Reading is important to us, and it should be important to you! It unifies and subtly reinforces the message that we are all learners and part of a culture of reading. When students know the adults around them are reading, they are given a strong model for lifelong reading.

The signs don’t have to be elaborate. Simply print out a letter-size page with the header, “What I am Reading.” Leave space for staff to write in their current book. Ask them to display it in an area outside their classroom or office door. Laminate the signs so they can be updated frequently with dry-erase markers. Alternatively, you could use sticky notes to post new book titles.

As you do walk-throughs in the building, snap pictures of current book titles on display and share them periodically in school newsletters, staff memos, and social media posts to the school community.

Knowing what teachers are reading opens opportunities for meaningful conversations. There are no rules about what people can write on their “What I’m Reading” sign. It can be a children’s book they are reading with their own children, a professional book, or a fictionalbook for personal enjoyment. The power and value of this practice
comes in sharing the importance of reading.


I’ve included some templates for you to use below!


Guest Post by Education.Com: Learning Marathon Learning Activity

Summer is coming and school is almost over, but the learning doesn’t have. Our friends at Education.Com are guest posting today with a fun end of the year or summer math activity that can be done by either teachers or parents! Read more at to https://www.education.com/resources/multiplication/

Flashcards are a good way to practice math facts, but sometimes, they can be a little dry. And if your child is a kinesthetic learner, he’ll need to move around to learn. Looking for ways to make learning math facts and sight words more fun and active? Here’s an activity that challenges your child to use sight word, addition or multiplication facts to run and win a race!

What You Need:
Flashcards of choice (addition or multiplication)
At least 3 players, two to race and one to hold the flashcards

What You Do:
Set-Up. With the chalk, draw a line on the ground as the starting line and another line as the finishing line. The finishing line can be as short or as far away as desired; the longer the distance is, the longer the game will be.

Get ready to play! Have each child stand behind the starting line.

Show the children a flashcard from any math deck or set of sight words.

The first child to shout out the answer gets to take one step forward. Each child advances when he says the correct answer.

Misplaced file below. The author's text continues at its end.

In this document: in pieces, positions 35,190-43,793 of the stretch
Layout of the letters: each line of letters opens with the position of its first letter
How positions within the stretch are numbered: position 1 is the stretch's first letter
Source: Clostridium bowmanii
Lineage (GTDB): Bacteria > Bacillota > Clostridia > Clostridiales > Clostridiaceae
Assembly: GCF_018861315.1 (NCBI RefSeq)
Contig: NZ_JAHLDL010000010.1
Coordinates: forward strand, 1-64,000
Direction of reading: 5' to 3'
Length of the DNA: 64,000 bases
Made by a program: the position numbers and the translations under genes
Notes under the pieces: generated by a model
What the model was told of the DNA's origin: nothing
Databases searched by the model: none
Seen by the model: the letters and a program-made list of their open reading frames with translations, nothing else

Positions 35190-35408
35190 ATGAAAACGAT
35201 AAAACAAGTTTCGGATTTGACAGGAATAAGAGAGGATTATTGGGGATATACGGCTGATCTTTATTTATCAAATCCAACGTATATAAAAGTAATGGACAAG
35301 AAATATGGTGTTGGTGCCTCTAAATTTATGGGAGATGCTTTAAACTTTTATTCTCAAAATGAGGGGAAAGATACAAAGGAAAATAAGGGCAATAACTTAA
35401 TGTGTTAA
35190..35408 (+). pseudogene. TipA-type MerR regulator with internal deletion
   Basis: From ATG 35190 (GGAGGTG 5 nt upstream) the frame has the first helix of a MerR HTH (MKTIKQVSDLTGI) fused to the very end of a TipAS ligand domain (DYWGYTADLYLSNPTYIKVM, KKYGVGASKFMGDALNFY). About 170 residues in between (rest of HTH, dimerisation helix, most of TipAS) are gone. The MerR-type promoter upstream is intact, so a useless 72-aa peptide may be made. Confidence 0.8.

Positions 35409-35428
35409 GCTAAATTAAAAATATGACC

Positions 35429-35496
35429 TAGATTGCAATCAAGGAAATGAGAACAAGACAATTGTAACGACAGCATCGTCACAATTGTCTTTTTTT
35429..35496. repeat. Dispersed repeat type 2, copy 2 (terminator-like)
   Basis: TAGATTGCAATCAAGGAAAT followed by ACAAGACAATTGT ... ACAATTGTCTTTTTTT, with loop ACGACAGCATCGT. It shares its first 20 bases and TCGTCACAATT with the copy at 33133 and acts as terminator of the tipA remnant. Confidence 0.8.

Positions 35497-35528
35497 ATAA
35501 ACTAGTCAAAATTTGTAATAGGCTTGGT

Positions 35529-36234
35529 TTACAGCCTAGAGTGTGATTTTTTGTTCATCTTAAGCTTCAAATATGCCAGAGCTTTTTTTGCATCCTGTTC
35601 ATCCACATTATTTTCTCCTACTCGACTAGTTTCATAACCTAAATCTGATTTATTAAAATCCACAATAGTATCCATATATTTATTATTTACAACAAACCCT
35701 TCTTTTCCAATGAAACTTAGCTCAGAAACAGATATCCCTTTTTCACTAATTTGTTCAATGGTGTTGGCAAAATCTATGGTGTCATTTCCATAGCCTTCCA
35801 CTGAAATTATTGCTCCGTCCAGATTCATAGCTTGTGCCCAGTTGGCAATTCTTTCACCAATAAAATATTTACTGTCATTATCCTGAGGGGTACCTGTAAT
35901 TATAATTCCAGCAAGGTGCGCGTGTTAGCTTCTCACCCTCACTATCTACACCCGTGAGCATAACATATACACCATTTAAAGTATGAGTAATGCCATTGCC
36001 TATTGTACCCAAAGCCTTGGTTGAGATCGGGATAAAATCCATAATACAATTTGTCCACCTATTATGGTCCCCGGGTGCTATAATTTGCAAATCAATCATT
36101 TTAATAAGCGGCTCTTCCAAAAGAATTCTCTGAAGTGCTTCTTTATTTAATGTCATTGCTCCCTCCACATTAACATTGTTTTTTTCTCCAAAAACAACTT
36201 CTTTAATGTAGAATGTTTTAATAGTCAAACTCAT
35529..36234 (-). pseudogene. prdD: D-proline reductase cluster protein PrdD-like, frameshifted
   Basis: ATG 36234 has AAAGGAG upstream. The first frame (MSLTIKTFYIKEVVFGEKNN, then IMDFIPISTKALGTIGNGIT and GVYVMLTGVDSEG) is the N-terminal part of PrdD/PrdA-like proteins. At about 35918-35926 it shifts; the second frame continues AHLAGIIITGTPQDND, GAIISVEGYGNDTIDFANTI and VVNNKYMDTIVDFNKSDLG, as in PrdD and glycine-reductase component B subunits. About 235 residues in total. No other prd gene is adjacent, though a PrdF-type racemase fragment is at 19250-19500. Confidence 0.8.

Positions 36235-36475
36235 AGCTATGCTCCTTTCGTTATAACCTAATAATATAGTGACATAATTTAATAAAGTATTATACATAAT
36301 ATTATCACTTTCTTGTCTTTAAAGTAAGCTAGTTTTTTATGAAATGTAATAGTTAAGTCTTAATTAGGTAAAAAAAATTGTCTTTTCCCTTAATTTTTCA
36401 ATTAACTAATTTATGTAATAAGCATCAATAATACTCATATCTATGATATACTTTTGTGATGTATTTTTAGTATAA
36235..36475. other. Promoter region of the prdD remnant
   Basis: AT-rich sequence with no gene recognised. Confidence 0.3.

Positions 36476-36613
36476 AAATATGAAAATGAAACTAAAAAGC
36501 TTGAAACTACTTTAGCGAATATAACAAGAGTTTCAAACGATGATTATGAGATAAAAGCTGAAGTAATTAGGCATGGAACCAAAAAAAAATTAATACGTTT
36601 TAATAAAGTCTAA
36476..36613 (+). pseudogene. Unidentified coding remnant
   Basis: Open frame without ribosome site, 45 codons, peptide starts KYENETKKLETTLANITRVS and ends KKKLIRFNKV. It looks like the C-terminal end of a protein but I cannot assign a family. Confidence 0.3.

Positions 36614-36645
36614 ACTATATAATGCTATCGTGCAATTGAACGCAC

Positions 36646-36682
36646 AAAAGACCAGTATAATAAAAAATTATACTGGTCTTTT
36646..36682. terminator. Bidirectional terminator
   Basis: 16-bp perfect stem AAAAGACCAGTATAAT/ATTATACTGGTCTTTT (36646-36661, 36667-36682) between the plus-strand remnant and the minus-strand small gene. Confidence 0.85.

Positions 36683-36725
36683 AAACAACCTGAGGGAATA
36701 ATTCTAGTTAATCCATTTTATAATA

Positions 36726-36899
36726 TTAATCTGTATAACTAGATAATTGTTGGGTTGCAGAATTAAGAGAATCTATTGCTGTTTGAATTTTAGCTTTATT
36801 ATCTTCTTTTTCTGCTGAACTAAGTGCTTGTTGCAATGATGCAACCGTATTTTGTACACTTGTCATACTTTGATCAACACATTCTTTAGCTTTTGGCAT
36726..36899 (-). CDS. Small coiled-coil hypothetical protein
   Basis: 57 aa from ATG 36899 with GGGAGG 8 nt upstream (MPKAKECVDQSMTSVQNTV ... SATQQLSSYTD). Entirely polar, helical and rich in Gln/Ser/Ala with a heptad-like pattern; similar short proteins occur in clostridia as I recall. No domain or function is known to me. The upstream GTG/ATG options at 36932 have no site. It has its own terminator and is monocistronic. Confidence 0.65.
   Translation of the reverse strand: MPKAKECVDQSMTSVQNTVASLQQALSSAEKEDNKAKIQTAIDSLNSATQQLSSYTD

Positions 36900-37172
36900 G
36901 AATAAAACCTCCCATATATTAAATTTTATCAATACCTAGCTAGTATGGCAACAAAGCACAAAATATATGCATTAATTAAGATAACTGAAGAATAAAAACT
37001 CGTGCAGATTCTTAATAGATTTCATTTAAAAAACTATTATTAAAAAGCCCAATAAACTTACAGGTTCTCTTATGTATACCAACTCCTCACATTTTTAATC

The objective of the game is to get as many math facts correctly as needed to get to the finishing line. The first child to make it to the finishing line first wins!

Staff Scrabble Challenge

I follow the “Staff Appreciation and Motivation” principal group on Facebook. It has been a fantastic resource for ideas and inspiration for building culture and community in my school. Earlier this spring, I came across the idea of a Staff Scrabble Challenge and wanted to make it happen. Well, who knew that April 13, 2018 is National Scrabble Day. It was perfect timing of coming back from spring break! This simple and fun activity is easy to plan and builds community and positive culture with staff.

I used Canva.Com to create the graphic above with directions. I printed off the scrabble letters below. I made enough so that each staff member had 2-3 letters. I simply placed the letters with the directions in staff mailboxes and sent an email encouraging the games to begin! As staff submitted pictures via text or email, I kept a spreadsheet to tally their points. Staff earn points individually for each group word they submitted. Staff with the highest number of points earn incentives and prizes that range from gift cards to jeans days or classroom books. Scrabble letters

This can be done over the course of a few days or during the allotted time of a staff meeting. Other ideas to tweak the process could include:

  1. Focusing the words on a particular school goal or initiative. For example, only create words related to math instruction or technology integration.
  2. Using FlipGrid, PadLet, or other medium to have staff submit and collect their responses digitally.
  3. Asking staff to come up with words related to book characters or book titles.
  4. Getting credit through tweets to a school hashtag
  5. Including students or community members for bonus points

Benefits of the Challenge include:

  1. Positive Staff Culture Building
  2. Cross-Curricular Collaboration and Communication
  3. Staff connections and team building
  4. Problem-solving
  5. Creativity
  6. Can be accomplished within time constraints and when staff has open time
  7. Can be be aligned to school goals and altered to meet building needs or initiatives